However, the transition to profitable underwriting is not always going to be easy for reinsurers, and will need tough decisions to be taken.
“This approach will ultimately prove beneficial, as it promotes the discipline that ensures buyers receive long-term, stable support from financially secure counterparties, but it may yet result in challenges for some businesses,” Willis Re explains.
Some carriers may find that a focus on underwriting profitability, over top-line growth, causes them to reconsider their MGA strategy, putting coverholder relationships potentially at risk.
At the same time, the new normal in pricing is also likely to impact M&A, given parties on both sides may become more cautious and may adjust their pricing expectations.
Willis Re said reinsurance lines outside of property catastrophe have also witnessed varied results for the mid-year renewals. Reinsurance pricing has firmed in some areas of the market, so it’s far from all bad, particularly where sequential years of rate reductions or high loss activity have caused the loss ratios to deteriorate.
Line of business including U.S. medical malpractice, commercial auto and international D&O have showed increases, but here the prospects of profitability mean that competition is intense and pricing consequently favors the buyer, Willis Re said.
Rate increases at the mid-year renewals were highest in the loss affected regions and accounts, with Willis Re highlighting increases as high as +40% in the Caribbean, +7.5% in Florida and +10% in the United States nationwide accounts.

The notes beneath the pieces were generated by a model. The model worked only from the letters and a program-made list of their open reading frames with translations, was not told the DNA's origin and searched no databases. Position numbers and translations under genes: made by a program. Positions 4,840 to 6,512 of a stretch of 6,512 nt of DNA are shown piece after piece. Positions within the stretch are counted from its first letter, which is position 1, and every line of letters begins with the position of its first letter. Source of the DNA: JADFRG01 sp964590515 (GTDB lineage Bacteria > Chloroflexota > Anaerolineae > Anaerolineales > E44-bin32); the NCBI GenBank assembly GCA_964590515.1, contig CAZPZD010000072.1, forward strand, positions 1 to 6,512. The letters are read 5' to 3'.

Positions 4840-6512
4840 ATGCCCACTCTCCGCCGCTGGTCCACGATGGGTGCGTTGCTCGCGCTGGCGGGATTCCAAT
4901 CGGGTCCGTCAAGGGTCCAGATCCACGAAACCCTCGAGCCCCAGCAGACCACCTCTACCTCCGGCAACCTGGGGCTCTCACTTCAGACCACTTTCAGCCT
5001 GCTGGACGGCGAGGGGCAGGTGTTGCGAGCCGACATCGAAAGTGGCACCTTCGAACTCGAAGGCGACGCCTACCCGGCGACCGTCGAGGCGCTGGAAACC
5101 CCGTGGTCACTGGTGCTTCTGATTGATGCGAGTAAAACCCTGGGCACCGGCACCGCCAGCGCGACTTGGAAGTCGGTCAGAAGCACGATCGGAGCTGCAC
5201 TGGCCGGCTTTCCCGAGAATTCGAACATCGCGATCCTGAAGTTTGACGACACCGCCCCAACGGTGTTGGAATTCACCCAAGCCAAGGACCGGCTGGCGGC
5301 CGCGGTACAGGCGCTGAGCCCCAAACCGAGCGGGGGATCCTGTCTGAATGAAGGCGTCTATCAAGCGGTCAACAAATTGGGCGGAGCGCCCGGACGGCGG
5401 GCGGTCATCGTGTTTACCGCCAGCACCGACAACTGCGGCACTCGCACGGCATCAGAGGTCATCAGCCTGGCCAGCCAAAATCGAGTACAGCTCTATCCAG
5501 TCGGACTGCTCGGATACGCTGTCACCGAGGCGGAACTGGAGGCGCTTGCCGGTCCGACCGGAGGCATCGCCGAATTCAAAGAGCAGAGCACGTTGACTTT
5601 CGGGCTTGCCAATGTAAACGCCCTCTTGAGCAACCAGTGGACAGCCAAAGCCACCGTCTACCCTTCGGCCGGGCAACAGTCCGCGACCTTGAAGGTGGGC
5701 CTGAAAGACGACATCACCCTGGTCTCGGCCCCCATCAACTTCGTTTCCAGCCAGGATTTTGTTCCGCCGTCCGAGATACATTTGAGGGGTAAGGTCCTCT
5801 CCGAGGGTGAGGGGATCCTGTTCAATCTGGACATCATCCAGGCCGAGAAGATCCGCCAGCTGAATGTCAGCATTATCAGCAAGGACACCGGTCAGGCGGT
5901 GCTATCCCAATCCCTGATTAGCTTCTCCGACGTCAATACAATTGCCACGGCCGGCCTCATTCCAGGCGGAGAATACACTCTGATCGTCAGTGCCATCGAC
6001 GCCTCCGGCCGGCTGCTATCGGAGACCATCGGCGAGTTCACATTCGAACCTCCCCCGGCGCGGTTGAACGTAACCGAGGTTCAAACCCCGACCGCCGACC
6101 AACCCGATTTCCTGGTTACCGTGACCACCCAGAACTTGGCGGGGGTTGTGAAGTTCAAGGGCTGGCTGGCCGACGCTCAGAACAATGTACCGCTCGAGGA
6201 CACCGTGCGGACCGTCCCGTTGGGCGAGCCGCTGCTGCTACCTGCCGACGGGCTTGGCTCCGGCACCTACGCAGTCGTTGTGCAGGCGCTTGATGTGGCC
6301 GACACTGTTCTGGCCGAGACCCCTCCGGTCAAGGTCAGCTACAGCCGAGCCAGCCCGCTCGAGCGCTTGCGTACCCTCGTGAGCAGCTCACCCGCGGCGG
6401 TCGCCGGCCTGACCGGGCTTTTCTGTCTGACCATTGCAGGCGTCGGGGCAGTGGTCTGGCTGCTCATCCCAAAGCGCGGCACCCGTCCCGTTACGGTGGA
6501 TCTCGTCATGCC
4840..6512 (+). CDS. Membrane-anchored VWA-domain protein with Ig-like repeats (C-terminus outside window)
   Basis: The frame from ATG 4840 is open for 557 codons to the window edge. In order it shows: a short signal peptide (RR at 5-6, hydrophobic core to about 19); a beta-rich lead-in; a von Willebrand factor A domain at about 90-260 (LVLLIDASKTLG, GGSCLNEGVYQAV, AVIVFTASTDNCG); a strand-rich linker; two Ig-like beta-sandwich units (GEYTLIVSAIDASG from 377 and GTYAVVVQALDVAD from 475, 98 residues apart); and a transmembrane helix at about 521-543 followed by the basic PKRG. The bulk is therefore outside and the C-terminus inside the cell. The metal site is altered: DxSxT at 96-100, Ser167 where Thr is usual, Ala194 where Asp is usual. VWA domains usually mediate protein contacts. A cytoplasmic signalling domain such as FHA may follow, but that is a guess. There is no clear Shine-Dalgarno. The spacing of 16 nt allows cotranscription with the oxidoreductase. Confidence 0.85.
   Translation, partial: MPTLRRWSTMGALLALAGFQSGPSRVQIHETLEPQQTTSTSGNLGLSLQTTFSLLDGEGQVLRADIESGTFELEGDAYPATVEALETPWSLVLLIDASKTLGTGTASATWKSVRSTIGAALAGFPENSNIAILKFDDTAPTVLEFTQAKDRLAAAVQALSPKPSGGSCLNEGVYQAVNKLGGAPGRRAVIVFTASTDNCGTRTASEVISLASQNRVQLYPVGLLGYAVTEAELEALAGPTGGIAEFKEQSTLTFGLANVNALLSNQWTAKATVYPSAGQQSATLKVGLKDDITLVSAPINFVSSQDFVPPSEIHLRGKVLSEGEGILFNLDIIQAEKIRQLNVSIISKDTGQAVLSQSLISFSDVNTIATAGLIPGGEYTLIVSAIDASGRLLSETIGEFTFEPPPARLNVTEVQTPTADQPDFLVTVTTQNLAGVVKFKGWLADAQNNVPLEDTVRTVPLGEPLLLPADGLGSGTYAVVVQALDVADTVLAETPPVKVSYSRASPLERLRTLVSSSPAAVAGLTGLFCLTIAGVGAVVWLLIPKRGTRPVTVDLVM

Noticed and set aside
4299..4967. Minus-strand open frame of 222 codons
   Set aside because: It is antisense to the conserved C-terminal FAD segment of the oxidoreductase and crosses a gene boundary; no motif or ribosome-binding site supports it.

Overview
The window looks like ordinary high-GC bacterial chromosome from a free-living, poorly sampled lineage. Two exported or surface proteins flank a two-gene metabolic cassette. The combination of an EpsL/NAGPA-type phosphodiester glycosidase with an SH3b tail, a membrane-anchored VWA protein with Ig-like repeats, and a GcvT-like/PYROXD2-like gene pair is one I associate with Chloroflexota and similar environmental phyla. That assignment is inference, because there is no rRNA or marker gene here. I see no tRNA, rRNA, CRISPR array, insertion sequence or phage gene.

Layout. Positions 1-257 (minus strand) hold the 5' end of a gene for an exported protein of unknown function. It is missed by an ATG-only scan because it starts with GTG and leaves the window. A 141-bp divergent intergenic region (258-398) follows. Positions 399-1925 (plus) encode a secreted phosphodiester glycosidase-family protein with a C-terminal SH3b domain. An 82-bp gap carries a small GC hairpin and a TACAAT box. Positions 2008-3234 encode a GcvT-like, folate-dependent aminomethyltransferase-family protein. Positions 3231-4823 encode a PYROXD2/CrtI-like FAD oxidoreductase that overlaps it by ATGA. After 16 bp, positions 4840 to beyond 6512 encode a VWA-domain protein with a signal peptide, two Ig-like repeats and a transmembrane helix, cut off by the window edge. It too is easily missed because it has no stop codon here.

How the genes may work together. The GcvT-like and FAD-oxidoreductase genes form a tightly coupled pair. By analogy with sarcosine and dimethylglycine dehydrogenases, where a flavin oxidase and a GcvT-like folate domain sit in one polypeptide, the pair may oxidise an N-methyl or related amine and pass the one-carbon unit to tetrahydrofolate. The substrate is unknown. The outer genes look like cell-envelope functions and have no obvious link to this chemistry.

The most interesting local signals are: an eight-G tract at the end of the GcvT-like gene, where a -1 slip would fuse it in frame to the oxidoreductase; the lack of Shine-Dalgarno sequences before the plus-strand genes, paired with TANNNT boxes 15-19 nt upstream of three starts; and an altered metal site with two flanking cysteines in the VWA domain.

However, these same regions also saw renewals at flat in the Caribbean for loss free, down as much as -7.5% in Florida and -5% in the U.S., so this renewal will have resulted in mixed portfolio performance.
Some reinsurers and ILS managers will no doubt have taken advantage of rate increases where they can, but given the pricing normal it is to be expected that any rate increases will be earned out over the next year and a return to more of a slow decline is likely at January 2019 renewals and beyond, unless we see more major catastrophe losses.
Looking ahead Kent commented, “As reinsurers face the second half year with its greater exposure to seasonal natural catastrophes, many will be hoping that the below average run of larger losses continues while they continue to realign their business models to the new market norm.”
It’s hard to think that this realignment is going to be successful for everyone, or even possible for some, as it requires a complete rethink of the value proposition and earning potential of a reinsurer, forcing companies to identify where they actually deliver the value they should be getting paid for.
That’s a challenging change to undergo and it will be interesting to see how the market copes with it.
Not long until our Singapore conference, July 12th. Final tickets on sale here.